Creekview's request was dated May 25, 2018, but was not
received by Owners until July 3, 2018. Compare Alton
Decl. Ex. 2 with Alton Decl. Ex. 3 [ECF No. 10-1 at
3]. No evidence in the record suggests the reason for this
lag, although at oral argument Owners' counsel stated
that it was the result of a delay between when he received
the request and when he transmitted it to Creekview.
13, 2018, Owners requested that Creekview provide proof of
loss, and reiterated that request several more times before
Creekview provided an itemized and sworn proof-of-loss
statement on October 11, 2018. See Alton Decl. Exs.
3-7 [ECF No. 10-1 at 3-93]. On October 30, 2018, the
appraisal panel-the appraiser each Party selected, along with
the umpire selected by those two appraisers-conducted the
appraisal and awarded Creekview a total replacement cost of
$1, 499, 354.52, with an actual cash value of $1, 124,
515.89. Cottier Aff. Ex. F [ECF No. 5-1 at 80-81]. The panel
transmitted the appraisal award to the Parties that same day.
Cottier Aff. Ex. G [ECF No. 5-1 at 83]. The award listed an
actual cash value and a replacement cost value for each of
the eighteen buildings at issue, as well as for
“general conditions” at the Property, but did not
otherwise itemize values for particular types of damage
(e.g., it did not identify specific values for
elements of roofing, gutters, siding, etc., either at
specific buildings or for the Property as a whole). Cottier
Aff. Ex. F.
understood the policy to require Owners to make full payment
within five days after the appraisal award was issued,
see Mem. in Supp. at 5 (citing Minn. Stat. §
72A.201, subd. 5(5) and policy endorsements specific to
Minnesota); when Creekview had received no further payment
within that time, it sent a letter dated November 9, 2018,
requesting that Owners pay the total replacement cost plus
pre-award and post-award interest, see Cottier Aff.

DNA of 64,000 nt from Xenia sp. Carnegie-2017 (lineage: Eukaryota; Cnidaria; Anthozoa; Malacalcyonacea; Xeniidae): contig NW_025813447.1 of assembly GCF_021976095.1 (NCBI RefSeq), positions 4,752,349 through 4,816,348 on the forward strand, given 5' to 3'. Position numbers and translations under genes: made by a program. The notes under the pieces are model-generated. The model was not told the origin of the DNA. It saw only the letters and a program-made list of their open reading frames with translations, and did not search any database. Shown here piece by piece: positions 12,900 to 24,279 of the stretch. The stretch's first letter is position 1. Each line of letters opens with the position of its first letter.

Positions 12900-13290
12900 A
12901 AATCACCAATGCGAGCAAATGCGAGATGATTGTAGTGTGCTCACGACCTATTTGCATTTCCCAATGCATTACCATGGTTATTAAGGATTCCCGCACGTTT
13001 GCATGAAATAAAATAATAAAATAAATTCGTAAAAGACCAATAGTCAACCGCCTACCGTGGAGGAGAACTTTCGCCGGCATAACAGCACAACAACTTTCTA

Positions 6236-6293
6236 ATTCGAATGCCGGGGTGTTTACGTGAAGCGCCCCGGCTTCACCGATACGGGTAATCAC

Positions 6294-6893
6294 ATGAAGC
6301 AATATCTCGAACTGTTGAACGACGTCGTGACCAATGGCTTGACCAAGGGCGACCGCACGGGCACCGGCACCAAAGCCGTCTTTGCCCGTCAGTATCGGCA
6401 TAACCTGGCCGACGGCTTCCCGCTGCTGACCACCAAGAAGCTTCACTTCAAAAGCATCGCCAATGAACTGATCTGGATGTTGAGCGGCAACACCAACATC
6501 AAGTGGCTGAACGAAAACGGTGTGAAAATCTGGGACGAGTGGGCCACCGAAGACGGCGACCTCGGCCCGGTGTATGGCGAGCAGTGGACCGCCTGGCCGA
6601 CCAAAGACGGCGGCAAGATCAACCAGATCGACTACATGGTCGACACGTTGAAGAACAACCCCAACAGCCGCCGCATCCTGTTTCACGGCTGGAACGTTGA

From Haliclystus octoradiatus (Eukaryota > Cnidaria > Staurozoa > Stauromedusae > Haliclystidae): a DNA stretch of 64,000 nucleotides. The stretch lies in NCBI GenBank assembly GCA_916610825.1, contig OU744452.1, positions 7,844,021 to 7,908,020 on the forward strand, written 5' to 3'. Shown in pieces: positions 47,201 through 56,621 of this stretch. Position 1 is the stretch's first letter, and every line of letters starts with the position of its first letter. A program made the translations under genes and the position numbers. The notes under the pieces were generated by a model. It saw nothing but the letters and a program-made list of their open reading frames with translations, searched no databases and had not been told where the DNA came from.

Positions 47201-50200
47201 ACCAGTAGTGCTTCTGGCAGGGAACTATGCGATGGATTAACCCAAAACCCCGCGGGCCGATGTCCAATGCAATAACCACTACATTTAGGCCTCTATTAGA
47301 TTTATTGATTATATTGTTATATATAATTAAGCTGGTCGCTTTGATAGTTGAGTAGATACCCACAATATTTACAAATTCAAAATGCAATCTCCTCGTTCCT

Ex. H [ECF No. 5-1 at 85-86]. Creekview's position was
that it was entitled to the total replacement cost because
all repairs had been completed-or “substantially
complete[d]”-at the time of the appraisal. Mem. in
Supp. at 5-6; Elert Decl. ¶ 3 [ECF No. 17]. Owners
evidently disputed that point. See Mem. in Opp'n
at 5. At the appraisal, Owners' adjuster had determined
that, contrary to Creekview's assertions, some repairs
had not yet been completed. Alton Decl. ¶ 10 [ECF No.
10]. On November 16, 2018, it mailed Creekview a check for
$266, 830.93, representing the difference between the actual
cash value awarded by the appraisal panel and the payment
previously issued by Owners. See Cottier Aff. Ex. I
[ECF No. 5-1 at 88-89]. In the letter enclosing the check,
Owners requested that Creekview not deposit the check
“pending the potential modification by the appraisal
panel.” Id. Ultimately, the award was not
modified, and on November 29, 2018, Owners advised that
Creekview could deposit the check. See Cottier Aff.
Ex. J [ECF No. 5-1 at 91-95]. That still left Creekview
without the $374, 838.63 portion of the appraisal award
representing recoverable depreciation.
furtherance of its position that all repairs at the Property
had been completed, Creekview provided Owners with a copy of
a December 19, 2018 invoice from Lincoln Hancock describing a
total of $1, 499, 354.52 in “[s]torm damage repairs
completed per the appraisal award, ” and seeking
payment for the unpaid balance of those repairs. Cottier Aff.
Ex. E [ECF No. 5-1 at 78]; Mem. in Supp. at 6; Mem. in
Opp'n at 5. Moe & Nevins undertook reinspection in
early January 2019. Alton Decl. Ex. 9 [ECF No. 10-1 at 103-
04]. Following the reinspection, it exchanged several emails
with Creekview's contractor about a number of repairs it
did not believe had been completed, although Moe &
Nevins's specific concerns were unclear and it was, in
several respects, unresponsive to Creekview's
contractor's requests for clarification. See
Alton Decl. Ex. 8 at 1-6 [ECF No. 10-1 at 94].
on February 5, 2019, Creekview filed a motion in Washington
County District Court to confirm the appraisal award and for
entry of a judgment awarding interest, costs, and fees. ECF
No. 3. Two days later, on February 7, 2019, Moe & Nevins
issued a supplemental report to Owners documenting that, in
its opinion, several repairs remained incomplete. Alton Decl.
Ex. 9. It had been unable to reinspect the roofing repairs at
the Property due to weather conditions. Alton Decl. Ex. 10
[ECF No. 10-2]. On February 27, 2019, with communications
continuing among the Parties, Owners' adjuster, and
Creekview's contractor, Owners removed this case to
federal court. ECF No. 1.
Parties continued briefing Creekview's motion in federal